NF1 is a hereditary or genetic disorder, due to an alteration (mutation) in the NF1 gene. All people have two copies of the NF1 gene, one they get from their mother and one they get from their father. When one copy of the NF1 gene is altered, it is no longer able to work properly and this results in NF1.
Children with NF1 may either inherit NF1 from a parent with NF1 or they may be the first person in their family to be diagnosed with NF1. Half of all children with NF1 inherit an altered NF1 gene from a parent who has NF1. There are times when a parent is so mildly affected that they may never have been diagnosed with NF1. When neither parent is known to have NF1, it is important that each parent be thoroughly examined by a physician familiar with NF1, to determine whether either of the parents has NF1.
The other half of children with NF1 are the first person in their family to be affected. In this case, neither parent has NF1. The genetic change that causes NF1 in these children is a new alteration in the NF1 gene that likely arose in the sperm or egg cell that produced the child. This change is not caused by anything either parent may have done or not done before, during or after pregnancy. When neither parent has NF1, the chance of having another child with NF1 is very low.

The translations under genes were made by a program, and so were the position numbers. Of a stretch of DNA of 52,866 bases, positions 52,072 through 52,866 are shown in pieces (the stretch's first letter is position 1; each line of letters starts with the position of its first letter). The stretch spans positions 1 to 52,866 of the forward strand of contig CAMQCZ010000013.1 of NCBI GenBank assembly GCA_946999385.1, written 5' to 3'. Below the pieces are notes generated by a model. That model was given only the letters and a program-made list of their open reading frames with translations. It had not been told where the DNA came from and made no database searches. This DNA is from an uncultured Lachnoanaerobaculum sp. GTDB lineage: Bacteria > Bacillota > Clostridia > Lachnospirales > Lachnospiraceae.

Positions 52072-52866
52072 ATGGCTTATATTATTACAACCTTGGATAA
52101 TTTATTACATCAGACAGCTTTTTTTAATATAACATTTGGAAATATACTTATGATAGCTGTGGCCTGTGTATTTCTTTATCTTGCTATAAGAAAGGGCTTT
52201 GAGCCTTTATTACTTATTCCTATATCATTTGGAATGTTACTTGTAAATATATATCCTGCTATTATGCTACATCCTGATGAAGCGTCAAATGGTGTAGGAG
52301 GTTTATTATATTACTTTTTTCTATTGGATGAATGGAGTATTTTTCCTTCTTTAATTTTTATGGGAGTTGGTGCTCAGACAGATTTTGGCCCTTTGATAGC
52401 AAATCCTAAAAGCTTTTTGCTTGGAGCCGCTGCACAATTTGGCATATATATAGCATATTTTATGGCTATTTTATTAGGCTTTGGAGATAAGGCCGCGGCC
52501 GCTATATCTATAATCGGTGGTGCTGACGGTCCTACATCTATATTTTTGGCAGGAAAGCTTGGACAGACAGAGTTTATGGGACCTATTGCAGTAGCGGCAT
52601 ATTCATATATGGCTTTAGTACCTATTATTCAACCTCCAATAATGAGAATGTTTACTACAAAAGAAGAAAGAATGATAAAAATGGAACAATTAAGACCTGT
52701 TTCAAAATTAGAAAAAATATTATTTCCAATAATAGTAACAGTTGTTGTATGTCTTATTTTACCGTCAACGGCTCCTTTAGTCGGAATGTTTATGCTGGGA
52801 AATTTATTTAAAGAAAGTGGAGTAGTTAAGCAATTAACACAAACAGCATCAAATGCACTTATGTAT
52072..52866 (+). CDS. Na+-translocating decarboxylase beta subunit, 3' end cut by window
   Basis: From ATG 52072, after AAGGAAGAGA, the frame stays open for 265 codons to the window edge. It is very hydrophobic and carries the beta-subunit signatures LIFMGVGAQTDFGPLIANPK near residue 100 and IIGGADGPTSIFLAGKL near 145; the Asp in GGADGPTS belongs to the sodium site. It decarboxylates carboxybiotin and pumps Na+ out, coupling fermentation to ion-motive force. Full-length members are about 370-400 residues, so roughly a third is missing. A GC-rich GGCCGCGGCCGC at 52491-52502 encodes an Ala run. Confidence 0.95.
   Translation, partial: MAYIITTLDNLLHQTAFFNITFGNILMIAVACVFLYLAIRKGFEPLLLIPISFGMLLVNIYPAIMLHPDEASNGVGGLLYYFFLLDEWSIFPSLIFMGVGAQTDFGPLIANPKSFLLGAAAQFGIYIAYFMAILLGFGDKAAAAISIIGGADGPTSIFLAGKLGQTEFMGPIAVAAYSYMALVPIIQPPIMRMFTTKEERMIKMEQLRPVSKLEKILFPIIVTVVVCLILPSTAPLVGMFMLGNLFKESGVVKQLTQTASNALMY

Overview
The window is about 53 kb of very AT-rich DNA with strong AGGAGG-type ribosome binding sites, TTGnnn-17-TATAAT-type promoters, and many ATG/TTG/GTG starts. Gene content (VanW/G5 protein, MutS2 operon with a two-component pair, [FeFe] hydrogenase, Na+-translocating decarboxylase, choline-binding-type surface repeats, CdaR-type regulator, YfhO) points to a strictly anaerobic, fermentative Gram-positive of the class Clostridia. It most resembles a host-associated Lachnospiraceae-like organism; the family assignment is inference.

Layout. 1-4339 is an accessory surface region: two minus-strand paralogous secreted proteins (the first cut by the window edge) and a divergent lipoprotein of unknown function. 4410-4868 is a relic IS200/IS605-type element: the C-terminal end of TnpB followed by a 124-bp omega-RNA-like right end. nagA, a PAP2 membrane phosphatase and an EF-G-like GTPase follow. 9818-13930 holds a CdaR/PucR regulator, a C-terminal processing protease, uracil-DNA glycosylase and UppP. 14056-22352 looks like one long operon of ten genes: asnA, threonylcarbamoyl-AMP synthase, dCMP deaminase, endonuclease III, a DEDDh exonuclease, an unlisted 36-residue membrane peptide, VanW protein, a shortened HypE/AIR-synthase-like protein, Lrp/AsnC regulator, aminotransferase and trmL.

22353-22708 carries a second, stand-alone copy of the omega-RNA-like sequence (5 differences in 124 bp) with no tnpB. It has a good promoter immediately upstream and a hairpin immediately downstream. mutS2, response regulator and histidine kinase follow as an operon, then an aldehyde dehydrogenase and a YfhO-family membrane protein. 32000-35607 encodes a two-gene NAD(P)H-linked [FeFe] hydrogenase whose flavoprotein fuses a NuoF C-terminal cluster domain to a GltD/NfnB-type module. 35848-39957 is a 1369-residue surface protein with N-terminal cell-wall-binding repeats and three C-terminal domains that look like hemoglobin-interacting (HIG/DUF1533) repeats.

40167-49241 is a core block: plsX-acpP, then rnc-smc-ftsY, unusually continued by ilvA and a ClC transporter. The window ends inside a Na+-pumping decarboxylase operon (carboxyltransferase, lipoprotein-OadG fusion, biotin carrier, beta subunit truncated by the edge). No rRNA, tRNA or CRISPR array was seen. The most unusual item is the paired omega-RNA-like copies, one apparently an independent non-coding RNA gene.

If a parent has NF1, the chance of having another child with NF1 is 50-50 for each and every future pregnancy. Regardless of whether a person with NF1 is the first one in the family to be affected or whether the condition has been present for many generations, all persons with NF1 have a 50% chance of having a child with NF1 for each and every future pregnancy.
Genetic or DNA testing for NF1 is currently available. A physician or genetic counselor can provide additional information about the availability of such testing.